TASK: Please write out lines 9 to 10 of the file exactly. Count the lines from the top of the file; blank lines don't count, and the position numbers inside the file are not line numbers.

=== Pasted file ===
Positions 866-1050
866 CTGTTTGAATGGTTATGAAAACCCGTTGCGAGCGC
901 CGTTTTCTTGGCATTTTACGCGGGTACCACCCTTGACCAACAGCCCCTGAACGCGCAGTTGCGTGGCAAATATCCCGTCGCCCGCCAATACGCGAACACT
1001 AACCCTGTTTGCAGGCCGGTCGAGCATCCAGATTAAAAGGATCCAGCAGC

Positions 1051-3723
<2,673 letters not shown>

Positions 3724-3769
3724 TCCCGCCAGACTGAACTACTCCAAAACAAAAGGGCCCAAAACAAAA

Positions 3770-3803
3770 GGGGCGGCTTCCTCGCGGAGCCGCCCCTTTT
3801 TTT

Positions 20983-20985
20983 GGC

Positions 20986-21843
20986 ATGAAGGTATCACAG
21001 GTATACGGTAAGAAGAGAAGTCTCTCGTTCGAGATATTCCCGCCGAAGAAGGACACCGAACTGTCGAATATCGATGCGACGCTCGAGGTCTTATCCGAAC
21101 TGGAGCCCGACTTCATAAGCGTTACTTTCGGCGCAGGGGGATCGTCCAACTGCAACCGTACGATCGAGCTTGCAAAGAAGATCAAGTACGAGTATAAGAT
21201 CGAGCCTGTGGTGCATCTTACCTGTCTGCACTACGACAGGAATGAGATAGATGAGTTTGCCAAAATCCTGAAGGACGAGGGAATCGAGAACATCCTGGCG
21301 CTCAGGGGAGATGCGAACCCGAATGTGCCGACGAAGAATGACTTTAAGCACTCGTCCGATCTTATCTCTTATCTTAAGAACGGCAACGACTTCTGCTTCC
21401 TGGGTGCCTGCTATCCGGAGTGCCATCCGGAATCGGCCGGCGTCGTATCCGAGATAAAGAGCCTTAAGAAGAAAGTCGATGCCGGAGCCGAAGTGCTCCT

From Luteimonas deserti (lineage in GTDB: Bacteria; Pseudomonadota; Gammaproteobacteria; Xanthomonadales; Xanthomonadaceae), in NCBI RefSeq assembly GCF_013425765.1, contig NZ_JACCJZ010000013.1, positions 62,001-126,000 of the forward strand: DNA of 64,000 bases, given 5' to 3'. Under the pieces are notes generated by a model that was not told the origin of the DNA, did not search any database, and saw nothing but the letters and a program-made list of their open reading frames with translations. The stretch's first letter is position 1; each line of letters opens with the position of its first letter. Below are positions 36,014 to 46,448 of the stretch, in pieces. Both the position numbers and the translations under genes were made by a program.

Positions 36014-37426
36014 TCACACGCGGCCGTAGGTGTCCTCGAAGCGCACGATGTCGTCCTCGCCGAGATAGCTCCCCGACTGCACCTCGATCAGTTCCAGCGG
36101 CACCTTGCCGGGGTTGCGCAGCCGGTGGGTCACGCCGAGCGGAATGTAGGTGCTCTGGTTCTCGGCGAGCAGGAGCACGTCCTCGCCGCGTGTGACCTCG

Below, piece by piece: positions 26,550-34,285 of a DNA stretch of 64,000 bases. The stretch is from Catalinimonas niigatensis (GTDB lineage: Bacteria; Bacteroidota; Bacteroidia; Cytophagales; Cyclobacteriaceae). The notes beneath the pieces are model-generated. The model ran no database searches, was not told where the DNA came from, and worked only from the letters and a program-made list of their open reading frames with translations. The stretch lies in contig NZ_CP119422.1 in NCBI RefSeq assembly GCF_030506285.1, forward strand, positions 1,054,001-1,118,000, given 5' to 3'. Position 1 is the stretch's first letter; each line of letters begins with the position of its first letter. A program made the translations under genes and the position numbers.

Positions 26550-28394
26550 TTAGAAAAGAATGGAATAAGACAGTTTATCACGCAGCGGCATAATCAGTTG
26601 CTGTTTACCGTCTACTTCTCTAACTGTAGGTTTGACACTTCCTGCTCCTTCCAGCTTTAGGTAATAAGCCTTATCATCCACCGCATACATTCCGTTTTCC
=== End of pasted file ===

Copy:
Positions 3770-3803
3770 GGGGCGGCTTCCTCGCGGAGCCGCCCCTTTT